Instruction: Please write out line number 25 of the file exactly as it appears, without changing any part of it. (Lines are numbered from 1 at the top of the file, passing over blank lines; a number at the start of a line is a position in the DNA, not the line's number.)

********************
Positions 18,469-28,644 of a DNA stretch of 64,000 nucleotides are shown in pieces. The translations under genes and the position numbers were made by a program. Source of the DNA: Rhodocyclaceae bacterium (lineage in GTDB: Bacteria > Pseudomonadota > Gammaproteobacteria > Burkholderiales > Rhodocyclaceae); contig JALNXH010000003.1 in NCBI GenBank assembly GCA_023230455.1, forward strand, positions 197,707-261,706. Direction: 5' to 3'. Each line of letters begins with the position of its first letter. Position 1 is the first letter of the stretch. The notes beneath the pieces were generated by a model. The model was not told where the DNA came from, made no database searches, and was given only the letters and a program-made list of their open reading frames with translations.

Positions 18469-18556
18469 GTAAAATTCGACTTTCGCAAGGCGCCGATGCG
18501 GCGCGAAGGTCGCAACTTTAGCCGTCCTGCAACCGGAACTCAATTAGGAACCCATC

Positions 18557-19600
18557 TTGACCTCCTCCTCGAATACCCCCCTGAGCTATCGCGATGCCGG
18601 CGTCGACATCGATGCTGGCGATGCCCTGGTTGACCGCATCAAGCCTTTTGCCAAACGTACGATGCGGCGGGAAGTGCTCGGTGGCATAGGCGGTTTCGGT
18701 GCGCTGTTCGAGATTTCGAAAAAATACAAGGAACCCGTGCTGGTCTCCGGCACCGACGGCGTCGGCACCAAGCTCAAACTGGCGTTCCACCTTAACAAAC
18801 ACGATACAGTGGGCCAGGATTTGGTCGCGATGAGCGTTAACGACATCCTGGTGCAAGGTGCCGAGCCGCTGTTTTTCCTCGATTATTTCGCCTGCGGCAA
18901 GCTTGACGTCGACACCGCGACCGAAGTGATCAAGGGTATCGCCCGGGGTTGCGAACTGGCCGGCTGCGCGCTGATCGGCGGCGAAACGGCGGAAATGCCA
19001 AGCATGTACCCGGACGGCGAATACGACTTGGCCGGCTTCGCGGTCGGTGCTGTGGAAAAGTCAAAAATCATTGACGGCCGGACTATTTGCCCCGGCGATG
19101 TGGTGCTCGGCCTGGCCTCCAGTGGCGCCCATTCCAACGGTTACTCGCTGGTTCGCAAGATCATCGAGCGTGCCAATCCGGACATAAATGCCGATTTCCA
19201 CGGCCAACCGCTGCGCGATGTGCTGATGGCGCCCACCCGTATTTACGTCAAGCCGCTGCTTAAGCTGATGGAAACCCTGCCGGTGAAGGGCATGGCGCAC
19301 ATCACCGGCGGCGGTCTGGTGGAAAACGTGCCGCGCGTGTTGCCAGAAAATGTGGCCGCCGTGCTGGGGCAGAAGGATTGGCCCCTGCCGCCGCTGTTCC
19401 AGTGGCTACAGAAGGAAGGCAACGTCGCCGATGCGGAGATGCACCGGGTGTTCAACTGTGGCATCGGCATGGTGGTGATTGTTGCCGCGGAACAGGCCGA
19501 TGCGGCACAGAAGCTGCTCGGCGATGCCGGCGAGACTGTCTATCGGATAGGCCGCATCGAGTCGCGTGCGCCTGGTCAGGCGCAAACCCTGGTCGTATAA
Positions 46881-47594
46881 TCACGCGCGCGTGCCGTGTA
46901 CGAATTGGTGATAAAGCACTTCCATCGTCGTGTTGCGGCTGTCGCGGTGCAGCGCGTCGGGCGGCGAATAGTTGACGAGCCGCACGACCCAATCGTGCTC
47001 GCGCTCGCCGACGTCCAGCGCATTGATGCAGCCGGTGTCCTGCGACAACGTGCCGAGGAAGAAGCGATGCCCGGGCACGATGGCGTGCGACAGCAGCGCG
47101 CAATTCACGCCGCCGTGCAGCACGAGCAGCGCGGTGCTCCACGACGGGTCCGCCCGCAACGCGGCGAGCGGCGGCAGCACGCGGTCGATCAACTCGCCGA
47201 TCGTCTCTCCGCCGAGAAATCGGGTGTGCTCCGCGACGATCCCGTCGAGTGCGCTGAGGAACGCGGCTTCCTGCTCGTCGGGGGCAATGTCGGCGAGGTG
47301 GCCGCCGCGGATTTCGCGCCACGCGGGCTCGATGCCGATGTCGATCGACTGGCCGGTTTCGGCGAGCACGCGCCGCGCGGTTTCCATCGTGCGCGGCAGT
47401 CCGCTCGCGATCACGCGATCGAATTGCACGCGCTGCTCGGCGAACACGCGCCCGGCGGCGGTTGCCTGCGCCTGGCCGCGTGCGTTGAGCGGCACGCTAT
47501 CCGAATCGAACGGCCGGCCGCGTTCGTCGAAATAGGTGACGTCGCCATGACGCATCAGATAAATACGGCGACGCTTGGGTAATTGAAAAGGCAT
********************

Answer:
47501 CCGAATCGAACGGCCGGCCGCGTTCGTCGAAATAGGTGACGTCGCCATGACGCATCAGATAAATACGGCGACGCTTGGGTAATTGAAAAGGCAT